Has it occurred to you that the precipitous decline in newspaper readership is a 100% direct result of Reuters and AP disseminating their articles for free through aggregators over the Internet???

The newspapers and websites can’t stop the march towards free content delivery. They either all go along, or none of them go along, but Reuters and the AP as the two primary sources of Engligh-language wire news could stop the dissemination of their articles tomorrow if either wished, thus restoring pay-for-content (ie. newspapers) news providers back into relevancy.

That’s the part I can’t fathom either; who is going to pay you guys for content if by giving away your content you drive all your customers out of business?

Posted by Noel | Report as abusive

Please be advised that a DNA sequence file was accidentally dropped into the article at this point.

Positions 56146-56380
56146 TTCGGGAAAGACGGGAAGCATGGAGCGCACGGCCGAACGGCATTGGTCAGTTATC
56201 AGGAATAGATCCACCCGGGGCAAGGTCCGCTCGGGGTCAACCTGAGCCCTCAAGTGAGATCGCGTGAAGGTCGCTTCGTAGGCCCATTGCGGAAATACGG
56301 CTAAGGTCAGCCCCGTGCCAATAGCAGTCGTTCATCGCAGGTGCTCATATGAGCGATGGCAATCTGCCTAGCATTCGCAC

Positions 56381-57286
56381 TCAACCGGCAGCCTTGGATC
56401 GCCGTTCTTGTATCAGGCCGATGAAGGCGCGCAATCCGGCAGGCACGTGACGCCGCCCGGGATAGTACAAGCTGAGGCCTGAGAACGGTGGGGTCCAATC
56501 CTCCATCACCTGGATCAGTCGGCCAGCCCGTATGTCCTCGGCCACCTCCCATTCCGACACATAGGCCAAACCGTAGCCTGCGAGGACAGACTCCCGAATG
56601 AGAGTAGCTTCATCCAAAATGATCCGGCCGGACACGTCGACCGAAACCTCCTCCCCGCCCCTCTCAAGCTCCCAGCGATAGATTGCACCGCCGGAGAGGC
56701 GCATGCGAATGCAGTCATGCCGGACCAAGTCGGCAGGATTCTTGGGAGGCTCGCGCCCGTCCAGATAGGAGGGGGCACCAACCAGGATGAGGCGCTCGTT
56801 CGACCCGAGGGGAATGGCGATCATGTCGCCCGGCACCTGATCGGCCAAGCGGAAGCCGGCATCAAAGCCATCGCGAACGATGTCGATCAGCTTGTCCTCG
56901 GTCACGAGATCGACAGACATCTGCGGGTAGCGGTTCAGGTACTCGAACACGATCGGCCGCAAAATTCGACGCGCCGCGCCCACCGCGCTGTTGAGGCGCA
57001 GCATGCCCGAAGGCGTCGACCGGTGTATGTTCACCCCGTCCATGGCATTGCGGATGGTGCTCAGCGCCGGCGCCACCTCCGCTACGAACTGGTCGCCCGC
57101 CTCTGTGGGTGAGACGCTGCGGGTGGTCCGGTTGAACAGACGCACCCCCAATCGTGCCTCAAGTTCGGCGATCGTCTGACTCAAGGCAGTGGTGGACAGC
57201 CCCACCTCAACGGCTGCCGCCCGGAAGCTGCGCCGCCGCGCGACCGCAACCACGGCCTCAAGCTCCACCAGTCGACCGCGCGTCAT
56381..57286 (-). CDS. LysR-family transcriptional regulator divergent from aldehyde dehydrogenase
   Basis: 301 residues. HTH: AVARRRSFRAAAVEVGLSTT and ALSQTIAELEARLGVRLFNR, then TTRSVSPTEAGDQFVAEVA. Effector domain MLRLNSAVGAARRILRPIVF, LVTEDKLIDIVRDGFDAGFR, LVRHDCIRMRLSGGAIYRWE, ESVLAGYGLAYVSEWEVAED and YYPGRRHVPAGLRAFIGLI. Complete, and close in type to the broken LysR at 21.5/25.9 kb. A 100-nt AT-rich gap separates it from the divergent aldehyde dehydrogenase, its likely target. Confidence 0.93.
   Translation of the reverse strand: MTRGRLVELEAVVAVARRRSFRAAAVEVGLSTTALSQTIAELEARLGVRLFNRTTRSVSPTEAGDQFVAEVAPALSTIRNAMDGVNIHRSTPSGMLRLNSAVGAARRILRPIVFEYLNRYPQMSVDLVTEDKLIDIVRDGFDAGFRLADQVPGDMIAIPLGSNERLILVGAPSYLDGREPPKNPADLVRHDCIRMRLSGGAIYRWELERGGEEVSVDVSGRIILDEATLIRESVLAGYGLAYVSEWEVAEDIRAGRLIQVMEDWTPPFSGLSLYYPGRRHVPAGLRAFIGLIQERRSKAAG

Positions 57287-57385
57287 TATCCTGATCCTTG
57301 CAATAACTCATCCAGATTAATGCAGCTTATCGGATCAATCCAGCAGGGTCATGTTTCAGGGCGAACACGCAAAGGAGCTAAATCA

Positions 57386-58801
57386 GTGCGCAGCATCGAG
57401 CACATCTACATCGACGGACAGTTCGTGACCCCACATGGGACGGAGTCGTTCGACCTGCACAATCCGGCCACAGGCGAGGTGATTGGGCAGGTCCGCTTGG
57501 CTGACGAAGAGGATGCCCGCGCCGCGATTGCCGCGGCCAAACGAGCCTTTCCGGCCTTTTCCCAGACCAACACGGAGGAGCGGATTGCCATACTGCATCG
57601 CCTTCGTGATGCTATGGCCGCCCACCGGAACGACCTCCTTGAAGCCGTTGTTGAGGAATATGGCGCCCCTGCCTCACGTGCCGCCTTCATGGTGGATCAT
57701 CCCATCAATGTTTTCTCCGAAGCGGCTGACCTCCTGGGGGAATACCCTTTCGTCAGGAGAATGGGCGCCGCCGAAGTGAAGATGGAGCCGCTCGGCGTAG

The newspapers are not only give away the contents for free but also helping the search engine to bring in their revenue by using the newspapers contents(for free). It’s time for the newspapers to ask the search engine company (Google,Yahoo,etc) for a shared revenue for the news contents being used by those company.

Posted by Joe | Report as abusive
 

maybe if the news were less editorialised, the content less salacious, and the variety more than leftist to more leftist, thise newspapers might be worth reading in the first place. my local newspapers are only fit for lasagna-gardening, whilst on-line papers are diverse, thorough, and thought-provoking; iow i prefer ny strip steak to whoppers

Posted by jd | Report as abusive